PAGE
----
VietNamNet Bridge – Japanese investors are now eyeing non-production sectors, such as the retail industry.
The presence of Aeon Mall and Takashimaya and their expansion of networks in Vietnam show the attractiveness of the retail sector.
Aeon Mall alone has four shopping malls in Vietnam, while it is moving ahead with the plan to build the fifth one in Ha Dong district in the suburbs of Hanoi.
Yukio Konishi, CEO of Aeon Mall Vietnam, said on national television channel VTV that one shopping mall should be opened for every one million people. Aeon plans to open 10 shopping malls in Hanoi and HCMC each.
Meanwhile, Nikkei on May 1 reported that the retailer from Japan is preparing to increase the number of grocery stores in Vietnam by nine times to 500 stores by 2025.
As such, Aeon, well known for large shopping malls, will also set up small shops in large quantity, which require lower investment rates, to increase its presence in Vietnam.
Though they are called ‘grocery stores’, they have the scale of small supermarkets.
Prior to that, many convenience store chains such as Family Mart and Ministop opened up stores in the Vietnamese market. And according to Nikkei, 7-Eleven, one of the world’s largest convenience stores, will open its first shop in Vietnam in February 2018.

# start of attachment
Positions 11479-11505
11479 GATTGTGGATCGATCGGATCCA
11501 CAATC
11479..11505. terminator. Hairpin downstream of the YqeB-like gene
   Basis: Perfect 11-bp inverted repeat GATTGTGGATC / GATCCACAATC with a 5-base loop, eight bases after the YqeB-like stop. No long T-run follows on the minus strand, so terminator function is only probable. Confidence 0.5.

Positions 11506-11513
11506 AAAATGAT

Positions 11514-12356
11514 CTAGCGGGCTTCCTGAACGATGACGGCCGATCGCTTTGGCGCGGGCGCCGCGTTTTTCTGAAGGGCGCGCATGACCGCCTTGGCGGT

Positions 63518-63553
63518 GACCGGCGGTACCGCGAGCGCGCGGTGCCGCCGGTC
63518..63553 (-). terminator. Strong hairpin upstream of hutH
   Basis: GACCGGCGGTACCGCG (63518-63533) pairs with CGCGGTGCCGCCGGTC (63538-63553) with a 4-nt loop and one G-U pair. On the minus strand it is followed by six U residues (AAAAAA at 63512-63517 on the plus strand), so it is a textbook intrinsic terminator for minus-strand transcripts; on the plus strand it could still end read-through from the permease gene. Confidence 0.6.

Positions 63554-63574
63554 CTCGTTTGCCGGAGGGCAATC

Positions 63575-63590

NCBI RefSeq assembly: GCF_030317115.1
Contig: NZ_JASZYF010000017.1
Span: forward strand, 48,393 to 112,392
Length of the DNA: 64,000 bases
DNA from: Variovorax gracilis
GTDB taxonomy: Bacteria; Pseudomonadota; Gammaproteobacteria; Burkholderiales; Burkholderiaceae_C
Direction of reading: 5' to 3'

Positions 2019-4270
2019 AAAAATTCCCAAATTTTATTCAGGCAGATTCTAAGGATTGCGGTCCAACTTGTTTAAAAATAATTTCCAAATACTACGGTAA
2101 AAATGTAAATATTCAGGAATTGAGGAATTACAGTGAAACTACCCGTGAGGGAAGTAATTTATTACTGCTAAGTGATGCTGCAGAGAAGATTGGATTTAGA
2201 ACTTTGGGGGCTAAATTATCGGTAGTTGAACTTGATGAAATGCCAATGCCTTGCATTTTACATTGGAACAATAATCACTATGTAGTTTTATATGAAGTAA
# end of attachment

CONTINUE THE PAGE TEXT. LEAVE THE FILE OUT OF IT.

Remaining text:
VTV cited a report of the Ministry of Planning and Investment (MPI) as reporting that 560 Japanese invested projects were registered in Vietnam in 2016, of which the number of projects in hotels and food services increased by twofold.
Meanwhile, the number of projects in the manufacturing sector has seen a sharp decrease. Some analysts said the Japanese economic growth has slowed down in recent years, which has caused Japanese large conglomerates to become more reluctant when making investment decisions.
Atsusuke Kawada, chief representative of JETRO (Japan External Trade Organization) in Hanoi, also commented that Japanese investment now tend to shift to non-manufacturing sectors, including agriculture, and the investment flow is mostly from small and medium enterprises.
Japanese FDI to Vietnam expected to bounce back
Japan is the second largest foreign investor in Vietnam with 3,355 projects capitalized at $42.4 billion registered so far. However, the FDI flow from the country has been slowing down in recent years.
In the first three months of the year, only $450 million worth of Japanese FDI capital was registered, and Japan ranked fifth among the biggest foreign investors.
However, Dau Tu commented that this could change after the working visit to Japan by the Vietnamese Minister of Planning and Investment Nguyen Chi Dung in mid-April to promote investments.